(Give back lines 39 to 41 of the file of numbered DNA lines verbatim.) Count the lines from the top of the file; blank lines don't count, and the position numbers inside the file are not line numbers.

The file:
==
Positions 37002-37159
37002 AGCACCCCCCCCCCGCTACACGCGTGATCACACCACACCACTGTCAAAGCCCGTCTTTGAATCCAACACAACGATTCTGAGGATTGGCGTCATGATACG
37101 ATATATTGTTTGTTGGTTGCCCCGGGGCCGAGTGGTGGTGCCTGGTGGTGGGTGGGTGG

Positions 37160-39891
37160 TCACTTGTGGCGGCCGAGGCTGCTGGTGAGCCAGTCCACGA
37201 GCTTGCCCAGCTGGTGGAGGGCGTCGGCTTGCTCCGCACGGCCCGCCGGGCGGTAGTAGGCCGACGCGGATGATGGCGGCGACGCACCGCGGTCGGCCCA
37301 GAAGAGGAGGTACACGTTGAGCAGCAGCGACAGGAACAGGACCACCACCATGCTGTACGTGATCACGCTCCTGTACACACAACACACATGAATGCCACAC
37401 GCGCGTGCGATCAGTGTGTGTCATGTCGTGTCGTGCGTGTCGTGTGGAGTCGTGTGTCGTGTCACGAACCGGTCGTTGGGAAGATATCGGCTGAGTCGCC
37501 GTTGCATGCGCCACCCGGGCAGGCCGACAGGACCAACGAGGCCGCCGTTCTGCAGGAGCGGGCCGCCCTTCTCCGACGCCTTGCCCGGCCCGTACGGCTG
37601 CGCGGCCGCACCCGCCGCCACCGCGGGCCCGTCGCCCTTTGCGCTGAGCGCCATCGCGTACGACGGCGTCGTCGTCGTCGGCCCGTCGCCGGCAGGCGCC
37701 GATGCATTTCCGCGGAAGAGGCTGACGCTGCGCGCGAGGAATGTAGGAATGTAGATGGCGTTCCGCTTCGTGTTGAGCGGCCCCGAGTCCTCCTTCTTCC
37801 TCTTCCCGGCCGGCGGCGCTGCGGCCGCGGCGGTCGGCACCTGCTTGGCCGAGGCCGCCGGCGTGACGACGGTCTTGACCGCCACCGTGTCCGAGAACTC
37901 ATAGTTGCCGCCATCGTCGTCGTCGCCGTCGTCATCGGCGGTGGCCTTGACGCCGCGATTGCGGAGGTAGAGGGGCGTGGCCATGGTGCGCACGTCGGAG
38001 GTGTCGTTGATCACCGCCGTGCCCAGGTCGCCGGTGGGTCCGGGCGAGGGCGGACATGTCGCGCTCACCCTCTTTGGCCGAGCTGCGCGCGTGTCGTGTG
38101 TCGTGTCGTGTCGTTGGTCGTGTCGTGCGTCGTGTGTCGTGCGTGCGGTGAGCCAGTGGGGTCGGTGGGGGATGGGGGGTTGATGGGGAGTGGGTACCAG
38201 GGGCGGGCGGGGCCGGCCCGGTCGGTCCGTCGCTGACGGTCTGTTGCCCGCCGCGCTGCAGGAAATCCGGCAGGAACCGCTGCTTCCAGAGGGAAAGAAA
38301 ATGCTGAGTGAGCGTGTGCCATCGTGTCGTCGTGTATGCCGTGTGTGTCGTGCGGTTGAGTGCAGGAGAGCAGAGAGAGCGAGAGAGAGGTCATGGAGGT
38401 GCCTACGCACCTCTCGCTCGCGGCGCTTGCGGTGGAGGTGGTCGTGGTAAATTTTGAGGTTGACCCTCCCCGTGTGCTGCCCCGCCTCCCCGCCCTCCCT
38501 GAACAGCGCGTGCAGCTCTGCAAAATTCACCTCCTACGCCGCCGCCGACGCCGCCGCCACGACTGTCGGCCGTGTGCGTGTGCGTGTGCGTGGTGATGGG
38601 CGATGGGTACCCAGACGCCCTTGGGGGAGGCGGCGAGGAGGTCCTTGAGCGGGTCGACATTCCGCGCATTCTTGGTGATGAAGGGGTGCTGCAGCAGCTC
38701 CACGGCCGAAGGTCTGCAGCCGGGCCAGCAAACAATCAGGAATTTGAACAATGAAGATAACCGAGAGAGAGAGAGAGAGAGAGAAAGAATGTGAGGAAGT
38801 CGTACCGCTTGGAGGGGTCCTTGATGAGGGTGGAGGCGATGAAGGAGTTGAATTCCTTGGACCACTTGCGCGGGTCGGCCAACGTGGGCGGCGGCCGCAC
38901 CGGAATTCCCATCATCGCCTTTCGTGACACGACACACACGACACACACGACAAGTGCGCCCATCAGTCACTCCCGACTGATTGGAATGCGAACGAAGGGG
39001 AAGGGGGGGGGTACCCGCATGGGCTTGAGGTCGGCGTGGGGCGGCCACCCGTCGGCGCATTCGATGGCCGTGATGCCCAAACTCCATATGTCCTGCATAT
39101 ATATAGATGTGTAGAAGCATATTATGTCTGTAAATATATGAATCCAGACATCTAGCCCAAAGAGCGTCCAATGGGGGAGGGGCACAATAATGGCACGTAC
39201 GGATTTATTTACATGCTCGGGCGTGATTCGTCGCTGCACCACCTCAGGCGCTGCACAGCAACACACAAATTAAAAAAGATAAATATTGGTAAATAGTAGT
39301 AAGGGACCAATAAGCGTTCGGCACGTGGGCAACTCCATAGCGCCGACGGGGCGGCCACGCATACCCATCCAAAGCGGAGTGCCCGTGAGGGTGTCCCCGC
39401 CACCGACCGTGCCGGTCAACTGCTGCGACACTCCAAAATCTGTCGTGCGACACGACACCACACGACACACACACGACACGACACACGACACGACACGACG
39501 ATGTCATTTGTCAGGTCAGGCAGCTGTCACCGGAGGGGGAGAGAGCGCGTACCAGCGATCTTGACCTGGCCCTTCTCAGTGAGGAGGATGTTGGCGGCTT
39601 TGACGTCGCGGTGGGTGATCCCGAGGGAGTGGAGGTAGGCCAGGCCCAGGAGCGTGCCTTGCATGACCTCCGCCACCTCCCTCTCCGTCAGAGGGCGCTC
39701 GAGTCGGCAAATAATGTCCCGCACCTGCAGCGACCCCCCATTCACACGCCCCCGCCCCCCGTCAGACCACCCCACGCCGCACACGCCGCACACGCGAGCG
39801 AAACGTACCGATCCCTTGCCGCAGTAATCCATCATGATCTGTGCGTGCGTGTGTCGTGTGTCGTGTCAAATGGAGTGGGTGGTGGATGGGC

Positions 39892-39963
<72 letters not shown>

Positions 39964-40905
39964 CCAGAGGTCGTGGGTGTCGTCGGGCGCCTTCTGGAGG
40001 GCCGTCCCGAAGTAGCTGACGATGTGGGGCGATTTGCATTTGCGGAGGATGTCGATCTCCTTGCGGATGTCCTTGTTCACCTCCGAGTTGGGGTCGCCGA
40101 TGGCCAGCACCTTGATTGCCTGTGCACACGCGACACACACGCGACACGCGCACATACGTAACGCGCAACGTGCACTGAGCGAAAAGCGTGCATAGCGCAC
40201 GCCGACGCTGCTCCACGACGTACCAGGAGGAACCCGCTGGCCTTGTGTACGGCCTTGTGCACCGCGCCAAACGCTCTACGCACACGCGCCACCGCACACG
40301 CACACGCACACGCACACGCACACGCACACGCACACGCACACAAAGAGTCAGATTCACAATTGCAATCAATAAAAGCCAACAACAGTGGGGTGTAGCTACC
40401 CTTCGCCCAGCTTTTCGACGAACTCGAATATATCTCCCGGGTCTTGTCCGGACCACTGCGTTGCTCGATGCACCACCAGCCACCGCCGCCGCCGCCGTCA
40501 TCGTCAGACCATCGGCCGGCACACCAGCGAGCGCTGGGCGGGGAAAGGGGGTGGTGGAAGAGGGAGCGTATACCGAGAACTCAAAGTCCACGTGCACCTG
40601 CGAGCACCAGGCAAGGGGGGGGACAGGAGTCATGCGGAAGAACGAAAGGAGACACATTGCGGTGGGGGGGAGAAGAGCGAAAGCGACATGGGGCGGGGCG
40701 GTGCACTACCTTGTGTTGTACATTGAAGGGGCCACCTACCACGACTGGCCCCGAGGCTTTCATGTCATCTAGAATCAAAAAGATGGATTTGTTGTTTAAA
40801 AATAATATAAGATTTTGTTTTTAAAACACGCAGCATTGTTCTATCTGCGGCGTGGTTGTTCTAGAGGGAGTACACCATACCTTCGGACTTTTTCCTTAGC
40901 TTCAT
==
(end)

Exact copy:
40201 GCCGACGCTGCTCCACGACGTACCAGGAGGAACCCGCTGGCCTTGTGTACGGCCTTGTGCACCGCGCCAAACGCTCTACGCACACGCGCCACCGCACACG
40301 CACACGCACACGCACACGCACACGCACACGCACACGCACACAAAGAGTCAGATTCACAATTGCAATCAATAAAAGCCAACAACAGTGGGGTGTAGCTACC
40401 CTTCGCCCAGCTTTTCGACGAACTCGAATATATCTCCCGGGTCTTGTCCGGACCACTGCGTTGCTCGATGCACCACCAGCCACCGCCGCCGCCGCCGTCA